“I consider myself pretty damn fierce and fearless. But I’ve sat staring at a blinking cursor trying to figure out what to say and, I admit, a little apprehensive about potential reactions, particularly if I call out -isms and/or name names.” ~ Audrey Watters
Women are not safe on the Internet. Women of color are not safe on the Internet. Queer and trans women of color are not safe on the Internet. The crowded rooms of Twitter, Facebook, and the blogosphere too often become spaces where self-interest confronts sincerity, and the damage done to individuals who venture there is more than just textual. The bite of social media can inflict real — bodily and psychological — injury. And fighting back can end a career.
For all its posturing as a liberational space, the Internet remains entirely too hegemonic.
I may be part of the problem. I’m white and male and, even though I’m openly gay, my privilege has thus far turned any trolls away. Even when I write bluntly about another figure in education, I do not receive threats, I receive praise, the admiration of men, women, queer people, and people of color. This may be part of the problem because the more I am listened to, the more white men generally are listened to. Or I may be part of the problem exactly because I only know enough to say it may be.
Being and working in public is troubled action. We must do it — there is an imperative to speak, even as I am speaking here, or as Audrey Watters speaks, or as Jesse Stommel speaks, or as Adeline Koh speaks, or as Tressie McMillan Cottom speaks, or as bell hooks speaks. When we see something, we are meant to say something. And yet our speech can draw daggers.
How do we — as academics, as digital humanists, as pedagogical critics, as social activists — find safety for our voices? How do we provide safety for other voices (is it even safety that we need)? How do we address the clear inequalities in how safety (and abuse) are distributed online? Is there a need for a radical revision of the way we each behave and speak online? How does the human enter upon the digital?
Jesse Stommel says about the Digital Humanities that,
As a discipline, the Digital Humanities has not endeared itself to me. I find considerably more solace in the feminist community, in the queer community, and in motley subsets of digital humanities outliers. To be fully honest, I have never found the Digital Humanities as a discipline particularly welcoming, for all its proclamations of being ‘nice.’
Is niceness even a virtue? Niceness and civility, as Adeline Koh puts it, “play important gatekeeping roles within the digital humanities public sphere.” We must be civil to be accepted, even if what we have to say is radically uncivil. Civility, too, is only a virtue if nothing needs shaking up, if the established ground of the Digital Humanities is plenty good enough for everyone it includes. And it does not include everyone. Women are not safe in the Digital Humanities. Women of color, queer women, trans women, or gender nonconforming people, either.
I am not mincing my words. And perhaps I am inviting trolling. Perhaps I am finally inviting trolling. Yet I fear I will be disappointed in the rise I get. Because you see, public work is important, public voices are important. Writing scholarly articles that will grow pensive as the uncracked spine of the collection they inhabit ages under flickering fluorescent lights is not enough. Martin Bickman insists that “The problem is writing articles instead of making sure the articles actually change the world.”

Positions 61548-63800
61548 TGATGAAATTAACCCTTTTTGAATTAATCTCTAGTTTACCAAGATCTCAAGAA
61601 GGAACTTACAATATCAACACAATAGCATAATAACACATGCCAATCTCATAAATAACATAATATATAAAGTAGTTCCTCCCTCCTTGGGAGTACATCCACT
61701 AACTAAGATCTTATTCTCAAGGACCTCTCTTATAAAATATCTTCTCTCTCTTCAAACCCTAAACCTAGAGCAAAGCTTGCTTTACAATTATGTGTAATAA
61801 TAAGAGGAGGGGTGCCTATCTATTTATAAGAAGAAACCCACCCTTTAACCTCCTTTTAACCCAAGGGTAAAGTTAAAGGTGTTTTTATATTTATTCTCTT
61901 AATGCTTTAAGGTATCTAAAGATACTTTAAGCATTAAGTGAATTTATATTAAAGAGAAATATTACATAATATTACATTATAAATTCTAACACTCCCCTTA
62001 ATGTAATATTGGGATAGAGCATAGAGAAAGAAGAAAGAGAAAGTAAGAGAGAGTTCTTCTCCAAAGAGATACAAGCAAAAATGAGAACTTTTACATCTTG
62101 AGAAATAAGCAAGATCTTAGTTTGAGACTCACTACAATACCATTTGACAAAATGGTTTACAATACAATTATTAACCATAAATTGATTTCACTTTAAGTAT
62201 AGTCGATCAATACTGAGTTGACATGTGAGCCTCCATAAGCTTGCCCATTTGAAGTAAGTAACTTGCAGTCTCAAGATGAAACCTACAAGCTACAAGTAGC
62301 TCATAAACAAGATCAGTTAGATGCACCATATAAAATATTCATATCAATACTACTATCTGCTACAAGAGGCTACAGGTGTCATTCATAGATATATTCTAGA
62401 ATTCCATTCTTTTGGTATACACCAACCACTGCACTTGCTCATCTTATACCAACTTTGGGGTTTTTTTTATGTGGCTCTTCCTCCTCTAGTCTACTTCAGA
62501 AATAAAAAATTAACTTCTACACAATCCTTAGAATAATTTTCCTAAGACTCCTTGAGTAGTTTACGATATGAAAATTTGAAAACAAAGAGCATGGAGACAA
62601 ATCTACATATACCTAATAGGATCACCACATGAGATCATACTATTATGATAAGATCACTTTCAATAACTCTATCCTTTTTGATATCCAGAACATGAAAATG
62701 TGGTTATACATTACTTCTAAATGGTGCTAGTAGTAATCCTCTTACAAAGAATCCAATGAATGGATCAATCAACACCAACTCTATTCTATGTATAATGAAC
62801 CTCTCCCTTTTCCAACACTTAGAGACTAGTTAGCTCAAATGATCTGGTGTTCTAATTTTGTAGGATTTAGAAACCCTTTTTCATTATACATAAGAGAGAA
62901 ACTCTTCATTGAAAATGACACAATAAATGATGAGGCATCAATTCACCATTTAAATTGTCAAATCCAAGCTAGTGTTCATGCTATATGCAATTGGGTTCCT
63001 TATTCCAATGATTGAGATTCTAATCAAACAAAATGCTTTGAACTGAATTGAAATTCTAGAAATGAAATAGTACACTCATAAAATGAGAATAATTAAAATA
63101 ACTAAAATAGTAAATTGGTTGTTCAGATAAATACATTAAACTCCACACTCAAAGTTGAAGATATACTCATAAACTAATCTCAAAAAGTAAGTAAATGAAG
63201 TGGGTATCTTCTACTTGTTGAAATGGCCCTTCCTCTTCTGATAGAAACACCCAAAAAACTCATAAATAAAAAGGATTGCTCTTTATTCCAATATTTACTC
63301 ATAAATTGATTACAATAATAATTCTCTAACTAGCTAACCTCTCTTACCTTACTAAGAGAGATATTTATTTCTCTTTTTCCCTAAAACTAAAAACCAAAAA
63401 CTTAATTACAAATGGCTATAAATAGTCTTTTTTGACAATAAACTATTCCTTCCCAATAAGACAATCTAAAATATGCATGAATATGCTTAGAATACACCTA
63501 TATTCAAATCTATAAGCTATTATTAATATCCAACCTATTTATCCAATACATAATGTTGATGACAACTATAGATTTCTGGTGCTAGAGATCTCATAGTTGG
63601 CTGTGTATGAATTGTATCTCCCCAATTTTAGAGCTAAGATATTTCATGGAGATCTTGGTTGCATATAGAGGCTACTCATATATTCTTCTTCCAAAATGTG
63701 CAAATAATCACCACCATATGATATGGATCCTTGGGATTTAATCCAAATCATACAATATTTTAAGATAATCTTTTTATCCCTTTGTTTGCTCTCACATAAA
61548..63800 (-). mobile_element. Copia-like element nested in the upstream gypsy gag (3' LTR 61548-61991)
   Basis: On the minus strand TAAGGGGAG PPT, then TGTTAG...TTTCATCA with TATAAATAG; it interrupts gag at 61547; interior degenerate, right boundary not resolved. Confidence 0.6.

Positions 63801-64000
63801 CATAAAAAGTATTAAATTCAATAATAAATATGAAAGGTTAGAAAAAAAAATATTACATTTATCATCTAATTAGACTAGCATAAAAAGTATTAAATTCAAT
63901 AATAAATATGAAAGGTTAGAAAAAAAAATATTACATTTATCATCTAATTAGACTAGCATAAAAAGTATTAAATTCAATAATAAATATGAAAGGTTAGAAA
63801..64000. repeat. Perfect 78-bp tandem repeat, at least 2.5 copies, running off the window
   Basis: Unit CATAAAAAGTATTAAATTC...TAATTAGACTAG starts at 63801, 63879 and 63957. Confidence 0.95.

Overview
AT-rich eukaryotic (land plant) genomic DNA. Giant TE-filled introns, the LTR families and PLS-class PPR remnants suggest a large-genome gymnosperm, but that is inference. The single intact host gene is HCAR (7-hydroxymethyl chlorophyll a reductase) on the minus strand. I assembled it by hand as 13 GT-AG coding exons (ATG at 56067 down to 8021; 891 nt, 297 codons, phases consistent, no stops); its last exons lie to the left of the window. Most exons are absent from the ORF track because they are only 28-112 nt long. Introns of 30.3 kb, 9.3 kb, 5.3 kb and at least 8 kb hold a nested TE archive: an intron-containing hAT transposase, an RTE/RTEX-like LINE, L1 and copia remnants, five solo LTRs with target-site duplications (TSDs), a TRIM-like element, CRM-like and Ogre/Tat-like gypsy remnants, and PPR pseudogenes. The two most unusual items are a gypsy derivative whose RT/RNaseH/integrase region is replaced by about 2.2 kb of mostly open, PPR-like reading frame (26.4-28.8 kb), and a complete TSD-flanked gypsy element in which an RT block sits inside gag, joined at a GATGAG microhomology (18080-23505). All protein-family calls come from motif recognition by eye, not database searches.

Writing for our peer reviewers is as good as sitting on our hands. Especially when we know the world is not safe for women. Especially when we know that pedagogy suffers in the university, that educational technology dominates our classrooms, and that “the institutionalization of the Digital Humanities has made it largely inaccessible to those who remain outliers to the institution.”
This Friday at Noon Eastern, Digital Pedagogy Lab will host a live Twitter chat using #digped focused on the necessity and trouble of public work. The chat will lead into a backchannel discussion of a “Disrupting DH” presentation at the 2016 Modern Language Association conference in Austin, TX.
Some questions to consider in advance of the chat:
- What constitutes a safe digital space? Is it possible? How is it safeguarded while also remaining open and liberatory?
- How and in what places and with what rhetoric can voices meet one another within fields like the Digital Humanities and social justice? How can silencing end and listening begin?
- What does exclusion look like in public digital spaces? What does inclusion look like?
- Can there be liberatory rules of etiquette (no sub-tweeting, for example, no character assassination, etc.) without tone policing, or the gatekeeping of civility? How do we make the digital a raucous space without making it a dangerous space?
If you are interested in this conversation, join us Friday, January 8 at Noon Eastern. For those unable to join the conversation this week, the #digped chat happens on the second Friday of every month at Noon Eastern. If you have suggestions for future topics, feel free to add them to the comments on this entry or tweet them to @Jessifer or @slamteacher.